Now, the argument could certainly be made that I'm approaching this all wrong, that this isn't meant to be a horror film at all, but rather a drama about a child whose fantasy world intersects with real life. However, this argument would be more convincing if Lewton hadn't set-up the elements for a horror film. The story moves from threat to threat, following little Amy as she meanders into possible danger, discovers that danger is fluffy and harmless, and then meanders on. The “ghost” of Irena turns out to be an imaginary friend, the creepy old lady turns out to be an eccentric, retired actress, and the menacing daughter that plans to kill Amy can be beaten by kindness. If the film had been intended as something other than horror, the horror elements should have been left at home. Instead, the audience is left confused, wondering why these elements are even in the picture, let alone built up into major plot points.
By negating any threat to Amy, Curse lacks any real sense of suspense or mystery. However, since it's built-up to be at least horror-esque, it bypasses insightful and interesting on its way to directionless and disappointing. However, despite its abject failure as an engaging film, there can be no doubt that Curse of the Cat People is a Val Lewton production.
Lewton's trademark insinuation and suggestion permeates Curse of the Cat People. When Amy wishes for a friend, the whole set darkens, as if a cloud has passed over the sun, and Amy steps forward towards something we can't see. Later, in her room, she calls to her friend, and a woman's shadow begins to spread across Amy's bed, as a soft humming fills the air. As the camera pulls back, we can see the figure of a woman standing next to Amy, but we never see her face and, as such, are unable to judge her intentions. This mysterious, unseen presence is definitely there - the changes in ambiance as well as indications of her physical manifestation leave no doubt - but it's up to the imagination (until child psychology ruins the day) to fill in the blanks, to determine who she is and why she's come.
Lewton's skill in this area is not limited to the appearances of Irena; Amy's visits to the old house are equally moody. The large, dramatic stairways and high ceilings dwarf the young girl. Diminished by the entryway, Amy makes her way to a curtained side room, which is swathed in shadows, shapes and impressions looming up around her. When she turns, obviously frightened, to get a better look at her surroundings, she finds herself face to face with a dead cat holding an equally dead bird in it's mouth, carefully preserved by the magic of taxidermy. When young Amy finally looks like she might die of fright, we hear bright laughter and the curtains on the window open, flooding the room with light and dispelling the tense, boding atmosphere of the room. We've been played, and, personally, I loved every minute of it.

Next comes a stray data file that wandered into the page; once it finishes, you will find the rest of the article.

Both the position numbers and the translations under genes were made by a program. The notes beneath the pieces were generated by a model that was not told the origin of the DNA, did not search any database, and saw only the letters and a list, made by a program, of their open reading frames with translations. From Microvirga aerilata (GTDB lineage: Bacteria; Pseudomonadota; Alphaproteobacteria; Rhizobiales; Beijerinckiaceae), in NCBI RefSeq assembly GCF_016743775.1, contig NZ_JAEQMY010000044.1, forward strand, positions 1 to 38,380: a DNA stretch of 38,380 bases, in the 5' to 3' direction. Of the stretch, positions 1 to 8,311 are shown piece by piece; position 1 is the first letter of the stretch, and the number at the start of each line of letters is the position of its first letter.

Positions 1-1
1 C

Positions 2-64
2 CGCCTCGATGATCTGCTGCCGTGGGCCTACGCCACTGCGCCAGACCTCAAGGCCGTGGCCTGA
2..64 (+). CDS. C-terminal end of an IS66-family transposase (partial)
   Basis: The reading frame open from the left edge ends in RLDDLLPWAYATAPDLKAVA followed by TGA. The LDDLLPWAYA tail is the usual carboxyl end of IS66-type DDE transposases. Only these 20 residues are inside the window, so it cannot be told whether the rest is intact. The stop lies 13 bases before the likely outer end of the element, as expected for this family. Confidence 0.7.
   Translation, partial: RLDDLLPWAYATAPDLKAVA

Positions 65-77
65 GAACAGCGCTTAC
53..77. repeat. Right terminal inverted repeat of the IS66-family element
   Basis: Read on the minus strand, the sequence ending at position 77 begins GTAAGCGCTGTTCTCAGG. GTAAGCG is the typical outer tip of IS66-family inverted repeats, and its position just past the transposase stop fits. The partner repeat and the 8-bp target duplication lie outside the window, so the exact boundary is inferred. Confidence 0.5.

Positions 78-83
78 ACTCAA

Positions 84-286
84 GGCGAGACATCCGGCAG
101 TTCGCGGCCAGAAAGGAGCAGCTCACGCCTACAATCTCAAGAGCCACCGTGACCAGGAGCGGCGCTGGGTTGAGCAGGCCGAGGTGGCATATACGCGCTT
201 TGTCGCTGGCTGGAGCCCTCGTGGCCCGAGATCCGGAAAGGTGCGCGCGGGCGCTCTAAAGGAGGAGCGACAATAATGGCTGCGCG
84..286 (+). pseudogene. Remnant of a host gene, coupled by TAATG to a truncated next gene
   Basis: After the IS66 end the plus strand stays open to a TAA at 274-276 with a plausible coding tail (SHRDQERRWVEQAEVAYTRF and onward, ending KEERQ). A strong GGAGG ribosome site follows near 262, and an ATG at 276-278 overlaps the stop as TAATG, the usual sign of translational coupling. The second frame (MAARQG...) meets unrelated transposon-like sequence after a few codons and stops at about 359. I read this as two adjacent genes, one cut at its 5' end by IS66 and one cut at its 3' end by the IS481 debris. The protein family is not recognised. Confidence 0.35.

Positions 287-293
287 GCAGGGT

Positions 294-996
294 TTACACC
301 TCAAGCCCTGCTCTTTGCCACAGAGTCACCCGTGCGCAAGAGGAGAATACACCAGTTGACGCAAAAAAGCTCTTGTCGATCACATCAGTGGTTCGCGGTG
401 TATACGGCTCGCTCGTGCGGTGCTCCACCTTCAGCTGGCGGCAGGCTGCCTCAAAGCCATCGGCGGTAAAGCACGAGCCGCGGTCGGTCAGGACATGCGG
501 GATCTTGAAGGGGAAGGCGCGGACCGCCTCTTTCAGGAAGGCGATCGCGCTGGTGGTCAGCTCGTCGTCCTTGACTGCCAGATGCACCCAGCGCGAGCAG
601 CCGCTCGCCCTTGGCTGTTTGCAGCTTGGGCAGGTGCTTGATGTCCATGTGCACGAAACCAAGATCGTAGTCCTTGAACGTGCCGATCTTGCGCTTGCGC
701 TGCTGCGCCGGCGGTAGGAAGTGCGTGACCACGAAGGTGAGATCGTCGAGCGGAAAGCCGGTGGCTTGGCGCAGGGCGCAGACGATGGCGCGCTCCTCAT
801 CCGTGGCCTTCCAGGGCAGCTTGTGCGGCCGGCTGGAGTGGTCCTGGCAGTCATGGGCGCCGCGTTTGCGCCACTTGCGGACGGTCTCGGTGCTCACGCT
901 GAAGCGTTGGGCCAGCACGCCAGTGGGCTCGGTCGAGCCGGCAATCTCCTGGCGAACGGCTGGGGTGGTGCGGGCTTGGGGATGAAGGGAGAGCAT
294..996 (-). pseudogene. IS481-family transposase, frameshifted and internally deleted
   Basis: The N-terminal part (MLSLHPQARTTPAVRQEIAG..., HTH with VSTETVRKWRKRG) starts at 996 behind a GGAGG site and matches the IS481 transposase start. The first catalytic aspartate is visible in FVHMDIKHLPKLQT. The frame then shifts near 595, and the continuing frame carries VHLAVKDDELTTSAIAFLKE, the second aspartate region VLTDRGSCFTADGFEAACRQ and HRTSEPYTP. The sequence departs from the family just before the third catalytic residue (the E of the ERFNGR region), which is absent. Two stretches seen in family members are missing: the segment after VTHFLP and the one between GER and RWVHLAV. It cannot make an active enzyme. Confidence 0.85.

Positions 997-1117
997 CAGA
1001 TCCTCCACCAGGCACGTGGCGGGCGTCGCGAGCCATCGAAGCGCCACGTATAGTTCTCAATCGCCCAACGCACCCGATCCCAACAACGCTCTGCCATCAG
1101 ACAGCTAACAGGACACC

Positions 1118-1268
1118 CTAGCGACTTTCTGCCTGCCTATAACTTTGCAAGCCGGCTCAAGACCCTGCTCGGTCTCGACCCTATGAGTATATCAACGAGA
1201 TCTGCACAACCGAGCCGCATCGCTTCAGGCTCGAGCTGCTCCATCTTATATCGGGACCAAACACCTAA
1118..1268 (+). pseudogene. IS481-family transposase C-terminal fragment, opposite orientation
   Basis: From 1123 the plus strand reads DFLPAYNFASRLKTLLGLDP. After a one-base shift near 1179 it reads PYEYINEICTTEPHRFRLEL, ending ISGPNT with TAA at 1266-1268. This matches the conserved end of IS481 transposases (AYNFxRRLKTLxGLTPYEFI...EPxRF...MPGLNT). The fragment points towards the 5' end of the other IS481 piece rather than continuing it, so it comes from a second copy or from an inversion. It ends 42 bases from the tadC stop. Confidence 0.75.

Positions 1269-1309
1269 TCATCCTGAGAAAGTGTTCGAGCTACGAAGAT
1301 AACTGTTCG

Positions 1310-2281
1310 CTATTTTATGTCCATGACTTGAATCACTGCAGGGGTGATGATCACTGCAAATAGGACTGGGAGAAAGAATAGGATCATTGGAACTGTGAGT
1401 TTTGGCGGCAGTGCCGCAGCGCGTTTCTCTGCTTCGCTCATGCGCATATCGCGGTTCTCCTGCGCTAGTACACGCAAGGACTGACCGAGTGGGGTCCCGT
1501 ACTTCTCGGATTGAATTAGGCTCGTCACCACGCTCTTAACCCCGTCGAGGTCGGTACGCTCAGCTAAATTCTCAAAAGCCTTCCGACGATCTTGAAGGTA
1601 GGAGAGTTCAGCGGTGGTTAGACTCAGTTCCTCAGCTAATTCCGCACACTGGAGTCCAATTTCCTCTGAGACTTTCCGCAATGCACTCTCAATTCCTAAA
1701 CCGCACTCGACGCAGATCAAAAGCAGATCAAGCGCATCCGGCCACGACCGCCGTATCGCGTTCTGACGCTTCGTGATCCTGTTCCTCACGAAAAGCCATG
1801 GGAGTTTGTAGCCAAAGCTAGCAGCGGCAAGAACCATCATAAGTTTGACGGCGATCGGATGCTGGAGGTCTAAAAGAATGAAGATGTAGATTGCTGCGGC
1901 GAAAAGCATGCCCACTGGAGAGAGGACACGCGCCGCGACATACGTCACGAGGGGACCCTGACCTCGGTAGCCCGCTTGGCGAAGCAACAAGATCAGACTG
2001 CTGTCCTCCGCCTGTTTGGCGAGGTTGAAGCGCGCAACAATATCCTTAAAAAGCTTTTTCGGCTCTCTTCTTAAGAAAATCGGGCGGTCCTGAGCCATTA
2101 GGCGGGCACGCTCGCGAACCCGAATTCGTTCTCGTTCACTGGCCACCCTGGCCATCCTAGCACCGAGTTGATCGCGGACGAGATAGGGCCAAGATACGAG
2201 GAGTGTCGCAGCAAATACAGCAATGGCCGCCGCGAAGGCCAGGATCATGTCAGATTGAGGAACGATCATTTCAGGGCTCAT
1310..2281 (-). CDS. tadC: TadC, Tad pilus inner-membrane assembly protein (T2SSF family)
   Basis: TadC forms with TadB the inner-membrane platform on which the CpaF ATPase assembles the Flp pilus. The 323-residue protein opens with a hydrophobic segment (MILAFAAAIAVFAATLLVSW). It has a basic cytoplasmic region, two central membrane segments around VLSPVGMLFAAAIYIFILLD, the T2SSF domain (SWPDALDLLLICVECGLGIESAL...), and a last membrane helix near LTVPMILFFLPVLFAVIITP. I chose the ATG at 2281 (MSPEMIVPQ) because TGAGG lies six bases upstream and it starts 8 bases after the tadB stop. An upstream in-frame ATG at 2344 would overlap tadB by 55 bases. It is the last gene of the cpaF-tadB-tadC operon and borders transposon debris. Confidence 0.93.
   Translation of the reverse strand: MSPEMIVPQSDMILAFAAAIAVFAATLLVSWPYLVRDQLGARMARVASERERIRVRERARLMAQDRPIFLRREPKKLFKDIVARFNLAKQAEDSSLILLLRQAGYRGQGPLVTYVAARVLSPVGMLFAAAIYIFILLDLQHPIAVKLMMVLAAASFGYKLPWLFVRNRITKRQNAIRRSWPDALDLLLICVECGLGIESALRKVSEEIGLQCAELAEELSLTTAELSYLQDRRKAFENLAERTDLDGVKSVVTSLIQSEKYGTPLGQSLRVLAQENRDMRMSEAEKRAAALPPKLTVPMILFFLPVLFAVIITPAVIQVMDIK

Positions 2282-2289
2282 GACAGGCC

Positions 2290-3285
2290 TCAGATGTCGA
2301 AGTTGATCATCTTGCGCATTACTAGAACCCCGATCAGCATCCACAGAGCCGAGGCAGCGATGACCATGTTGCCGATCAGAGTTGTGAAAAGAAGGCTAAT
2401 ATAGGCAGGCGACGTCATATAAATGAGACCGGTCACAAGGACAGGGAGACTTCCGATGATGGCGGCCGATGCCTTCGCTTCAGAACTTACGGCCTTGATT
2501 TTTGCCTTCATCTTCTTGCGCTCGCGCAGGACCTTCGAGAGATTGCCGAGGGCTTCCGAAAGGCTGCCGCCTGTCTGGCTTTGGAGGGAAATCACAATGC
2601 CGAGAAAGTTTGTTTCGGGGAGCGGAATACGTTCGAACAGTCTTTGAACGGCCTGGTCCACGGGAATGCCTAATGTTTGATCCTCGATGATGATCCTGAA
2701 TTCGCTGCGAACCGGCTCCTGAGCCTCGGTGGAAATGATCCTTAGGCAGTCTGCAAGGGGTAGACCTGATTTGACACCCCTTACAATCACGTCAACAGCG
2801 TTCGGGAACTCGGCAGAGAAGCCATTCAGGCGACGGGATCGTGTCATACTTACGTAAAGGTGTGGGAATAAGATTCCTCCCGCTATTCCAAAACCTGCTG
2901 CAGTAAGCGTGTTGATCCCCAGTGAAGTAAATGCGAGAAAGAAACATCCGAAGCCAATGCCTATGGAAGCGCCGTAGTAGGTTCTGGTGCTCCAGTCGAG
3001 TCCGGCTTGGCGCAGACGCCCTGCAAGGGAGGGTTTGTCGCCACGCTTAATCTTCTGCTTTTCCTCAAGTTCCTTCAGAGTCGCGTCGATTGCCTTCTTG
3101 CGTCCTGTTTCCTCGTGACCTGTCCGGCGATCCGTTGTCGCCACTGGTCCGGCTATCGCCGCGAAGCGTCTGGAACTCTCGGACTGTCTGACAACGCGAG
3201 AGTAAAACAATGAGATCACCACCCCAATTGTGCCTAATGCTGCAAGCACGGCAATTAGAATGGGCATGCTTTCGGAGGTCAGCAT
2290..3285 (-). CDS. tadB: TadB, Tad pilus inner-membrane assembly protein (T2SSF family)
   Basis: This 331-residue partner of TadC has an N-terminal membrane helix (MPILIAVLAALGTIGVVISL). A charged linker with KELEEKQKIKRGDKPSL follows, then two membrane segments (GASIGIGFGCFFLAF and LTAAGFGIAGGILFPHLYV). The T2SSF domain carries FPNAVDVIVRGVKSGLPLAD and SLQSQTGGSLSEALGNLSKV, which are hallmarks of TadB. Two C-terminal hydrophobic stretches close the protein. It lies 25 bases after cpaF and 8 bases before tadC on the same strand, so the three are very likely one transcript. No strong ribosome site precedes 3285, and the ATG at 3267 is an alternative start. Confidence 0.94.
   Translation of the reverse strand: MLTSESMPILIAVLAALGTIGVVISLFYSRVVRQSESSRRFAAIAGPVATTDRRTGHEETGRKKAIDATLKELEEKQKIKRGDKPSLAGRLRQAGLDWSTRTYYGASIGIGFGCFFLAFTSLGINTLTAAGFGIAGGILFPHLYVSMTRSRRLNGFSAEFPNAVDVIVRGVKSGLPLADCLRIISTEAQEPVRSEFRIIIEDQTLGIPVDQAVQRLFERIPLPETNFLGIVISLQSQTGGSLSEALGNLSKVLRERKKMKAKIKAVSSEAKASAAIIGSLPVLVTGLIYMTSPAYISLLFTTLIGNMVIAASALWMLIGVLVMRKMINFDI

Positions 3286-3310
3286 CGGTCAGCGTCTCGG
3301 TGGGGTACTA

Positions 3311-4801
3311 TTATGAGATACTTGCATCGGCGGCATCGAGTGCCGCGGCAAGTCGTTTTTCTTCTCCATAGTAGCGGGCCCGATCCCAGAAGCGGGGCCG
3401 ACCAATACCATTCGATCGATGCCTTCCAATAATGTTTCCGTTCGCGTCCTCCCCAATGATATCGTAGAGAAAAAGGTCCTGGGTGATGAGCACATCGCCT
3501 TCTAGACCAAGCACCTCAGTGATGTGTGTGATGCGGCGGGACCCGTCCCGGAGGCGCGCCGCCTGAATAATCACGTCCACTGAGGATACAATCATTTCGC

The final scene that really deserves mention is when the old lady, having now lightened the mood and the room, tells Amy the story of the Headless Horseman, a local legend. The scene darkens as she begins to describe the famous spectre, her face lit from beneath as if she were holding a flashlight to her chin. Eyes wide, she encroaches on the camera and, growing closer as the sound of hoof beats begins to build. When Amy leaves, returning the bright world outside, we're left with the image of that storytelling, the sound of imaginary hoofbeats still pounding silently in our ears. Lewton may have failed at creating suspense in the film as a whole, but that scene reminds us that he hasn't quite lost his touch.
Despite a few shining moments of brilliance, The Curse of the Cat People is unfocused. Lewton, attempting to appease studio execs, included enough horror elements and cat motifs to imply a horror film, but was so focused on creating his own film, he abandoned those foundations halfway through. The result is a meandering, confusing and often maudlin film that, at times, is too sappy even for a Hallmark card. From a historical perspective, it adeptly displays the talents for which Val Lewton is famous. I just wish there was more to recommend it.
This look at The Curse of the Cat People is part of our Yuletide Terror event, a weekend of Christmas-themed reviews running December 21-25, 2007